So many coaches, especially the ones with mouths far bigger than their brains, make this mistake…more training is not the same as effective training. Or, as I used to tell the martial artists I tried to teach, exhaustion is not a training principle. Actually, it’s not a principle for anything useful in life that I can think of for most people.
You are much more likely to cultivate a healthy physical training discipline if you know when to end a training session than you are if you, or the pseudo-trainer/coach you are working with, pushes you to your limits routinely. Training should leave you with a satisfying sense of having done work, but rarely should it leave you feeling blown out.
We’ve already established that 80% rule works wonders for training. Something that I wrote about in here after being enlightened about it by Max Shank. It means that if you can do 12 reps on a given weight do 9, and so on. Always leave some in the tank.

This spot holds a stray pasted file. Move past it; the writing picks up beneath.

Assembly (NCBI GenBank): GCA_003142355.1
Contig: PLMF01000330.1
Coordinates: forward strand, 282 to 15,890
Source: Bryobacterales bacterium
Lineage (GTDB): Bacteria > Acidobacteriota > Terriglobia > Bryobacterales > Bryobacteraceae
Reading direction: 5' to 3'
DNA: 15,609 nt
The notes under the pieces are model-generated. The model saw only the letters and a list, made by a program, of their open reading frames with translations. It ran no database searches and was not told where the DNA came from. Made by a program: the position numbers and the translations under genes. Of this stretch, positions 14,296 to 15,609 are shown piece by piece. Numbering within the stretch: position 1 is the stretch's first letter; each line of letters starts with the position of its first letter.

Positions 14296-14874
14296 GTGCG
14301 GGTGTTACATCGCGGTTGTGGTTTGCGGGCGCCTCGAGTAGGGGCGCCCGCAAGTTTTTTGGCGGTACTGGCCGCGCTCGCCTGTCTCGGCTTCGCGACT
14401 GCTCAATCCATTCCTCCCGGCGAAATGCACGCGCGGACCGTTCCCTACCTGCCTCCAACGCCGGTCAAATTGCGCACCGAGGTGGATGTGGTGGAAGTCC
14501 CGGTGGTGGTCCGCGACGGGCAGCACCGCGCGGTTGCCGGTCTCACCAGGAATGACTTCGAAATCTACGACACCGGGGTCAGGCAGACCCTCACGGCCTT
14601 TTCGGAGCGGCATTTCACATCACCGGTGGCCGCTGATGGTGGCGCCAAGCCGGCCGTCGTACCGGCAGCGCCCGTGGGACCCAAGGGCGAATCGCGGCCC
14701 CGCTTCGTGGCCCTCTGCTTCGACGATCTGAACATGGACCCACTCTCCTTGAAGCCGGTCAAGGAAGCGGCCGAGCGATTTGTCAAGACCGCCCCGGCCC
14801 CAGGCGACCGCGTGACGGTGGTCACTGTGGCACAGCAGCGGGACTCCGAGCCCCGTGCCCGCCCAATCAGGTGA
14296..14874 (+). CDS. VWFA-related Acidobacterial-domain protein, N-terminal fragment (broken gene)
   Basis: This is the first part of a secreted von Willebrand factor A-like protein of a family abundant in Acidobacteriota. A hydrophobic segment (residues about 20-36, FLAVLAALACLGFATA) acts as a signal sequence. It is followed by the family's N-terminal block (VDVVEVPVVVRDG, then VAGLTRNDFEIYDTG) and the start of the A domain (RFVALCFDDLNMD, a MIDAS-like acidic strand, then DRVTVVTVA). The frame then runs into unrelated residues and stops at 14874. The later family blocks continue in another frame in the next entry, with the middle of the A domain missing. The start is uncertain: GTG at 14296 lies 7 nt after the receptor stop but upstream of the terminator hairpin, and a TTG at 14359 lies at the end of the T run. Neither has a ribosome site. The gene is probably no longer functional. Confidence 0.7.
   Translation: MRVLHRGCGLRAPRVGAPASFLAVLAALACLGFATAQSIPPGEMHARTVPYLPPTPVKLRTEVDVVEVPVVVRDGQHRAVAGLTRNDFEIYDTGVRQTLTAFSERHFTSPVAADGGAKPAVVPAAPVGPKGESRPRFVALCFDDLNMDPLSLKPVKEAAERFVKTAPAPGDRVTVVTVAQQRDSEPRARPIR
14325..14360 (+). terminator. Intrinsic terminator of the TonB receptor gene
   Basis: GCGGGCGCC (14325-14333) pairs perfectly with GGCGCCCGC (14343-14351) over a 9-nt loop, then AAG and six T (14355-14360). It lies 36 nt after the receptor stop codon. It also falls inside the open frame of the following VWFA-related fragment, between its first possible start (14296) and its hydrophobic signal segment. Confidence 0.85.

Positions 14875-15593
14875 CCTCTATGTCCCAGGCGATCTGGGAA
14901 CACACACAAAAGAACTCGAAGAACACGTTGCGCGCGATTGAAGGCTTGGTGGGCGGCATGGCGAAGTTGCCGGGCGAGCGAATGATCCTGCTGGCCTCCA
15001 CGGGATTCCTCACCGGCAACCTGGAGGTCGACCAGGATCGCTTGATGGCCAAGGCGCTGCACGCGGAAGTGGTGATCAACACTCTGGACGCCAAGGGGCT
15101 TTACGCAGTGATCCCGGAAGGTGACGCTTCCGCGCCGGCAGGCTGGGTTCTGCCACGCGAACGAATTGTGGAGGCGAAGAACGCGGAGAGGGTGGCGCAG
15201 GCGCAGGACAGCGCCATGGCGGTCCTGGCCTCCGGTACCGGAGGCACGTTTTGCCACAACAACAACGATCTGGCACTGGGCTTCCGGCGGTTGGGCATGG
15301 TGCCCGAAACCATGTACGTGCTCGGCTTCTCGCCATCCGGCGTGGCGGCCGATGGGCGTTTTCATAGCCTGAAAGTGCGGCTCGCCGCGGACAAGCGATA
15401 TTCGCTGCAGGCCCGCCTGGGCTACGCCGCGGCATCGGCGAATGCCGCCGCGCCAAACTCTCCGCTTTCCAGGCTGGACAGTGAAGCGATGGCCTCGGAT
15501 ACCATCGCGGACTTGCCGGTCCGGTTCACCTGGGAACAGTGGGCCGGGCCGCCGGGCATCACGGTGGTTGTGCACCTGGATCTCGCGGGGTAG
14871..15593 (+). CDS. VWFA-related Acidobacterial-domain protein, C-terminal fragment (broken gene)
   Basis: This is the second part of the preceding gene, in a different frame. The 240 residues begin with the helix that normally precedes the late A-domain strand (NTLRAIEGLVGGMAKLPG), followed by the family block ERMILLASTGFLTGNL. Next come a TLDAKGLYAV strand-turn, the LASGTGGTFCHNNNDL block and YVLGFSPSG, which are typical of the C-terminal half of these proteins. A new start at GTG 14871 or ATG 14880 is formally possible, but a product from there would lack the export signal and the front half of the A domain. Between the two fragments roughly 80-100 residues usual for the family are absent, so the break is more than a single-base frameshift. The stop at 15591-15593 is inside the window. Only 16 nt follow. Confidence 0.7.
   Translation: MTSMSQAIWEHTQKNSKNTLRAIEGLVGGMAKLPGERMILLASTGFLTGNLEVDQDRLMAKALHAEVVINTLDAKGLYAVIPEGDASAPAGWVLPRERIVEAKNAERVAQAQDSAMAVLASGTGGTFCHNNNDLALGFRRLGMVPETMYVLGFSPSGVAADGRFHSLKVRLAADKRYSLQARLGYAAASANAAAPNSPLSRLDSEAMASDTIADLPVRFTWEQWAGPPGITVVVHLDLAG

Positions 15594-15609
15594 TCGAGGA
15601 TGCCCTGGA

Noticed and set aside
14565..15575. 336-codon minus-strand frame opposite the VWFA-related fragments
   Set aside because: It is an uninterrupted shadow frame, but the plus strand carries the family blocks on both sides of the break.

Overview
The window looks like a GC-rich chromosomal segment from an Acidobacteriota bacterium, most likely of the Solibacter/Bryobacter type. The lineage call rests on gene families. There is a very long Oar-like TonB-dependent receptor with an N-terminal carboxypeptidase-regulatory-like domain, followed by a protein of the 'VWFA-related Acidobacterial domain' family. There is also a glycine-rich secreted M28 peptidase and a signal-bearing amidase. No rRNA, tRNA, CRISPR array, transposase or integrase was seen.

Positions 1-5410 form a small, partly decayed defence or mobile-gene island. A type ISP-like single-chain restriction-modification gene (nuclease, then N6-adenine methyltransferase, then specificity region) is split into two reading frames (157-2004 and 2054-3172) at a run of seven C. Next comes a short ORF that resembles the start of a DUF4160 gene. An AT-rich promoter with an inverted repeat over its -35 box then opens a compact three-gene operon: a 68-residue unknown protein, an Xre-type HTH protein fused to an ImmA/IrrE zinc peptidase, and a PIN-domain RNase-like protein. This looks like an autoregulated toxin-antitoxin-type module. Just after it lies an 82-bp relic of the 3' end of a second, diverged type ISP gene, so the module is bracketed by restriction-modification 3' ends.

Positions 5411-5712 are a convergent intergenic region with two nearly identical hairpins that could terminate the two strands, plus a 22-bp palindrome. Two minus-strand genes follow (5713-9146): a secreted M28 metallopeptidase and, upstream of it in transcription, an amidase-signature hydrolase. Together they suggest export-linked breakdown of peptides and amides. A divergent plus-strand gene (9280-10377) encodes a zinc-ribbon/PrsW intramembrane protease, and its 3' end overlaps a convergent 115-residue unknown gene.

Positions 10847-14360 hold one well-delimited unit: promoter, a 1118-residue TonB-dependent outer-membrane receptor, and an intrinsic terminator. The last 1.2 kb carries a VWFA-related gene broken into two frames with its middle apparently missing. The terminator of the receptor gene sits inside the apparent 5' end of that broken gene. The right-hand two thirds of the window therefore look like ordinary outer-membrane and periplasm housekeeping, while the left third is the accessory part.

As with most great training insights, it’s so simple that you’d be forgiven to ignore it.It works great in the bigger picture of training too when you look at beyond of just sets and reps. Do your session but stop and walk into the sauna when you are 80% done. In the other words, don’t chase tiredness, getting exhausted or gassed out. You get the point.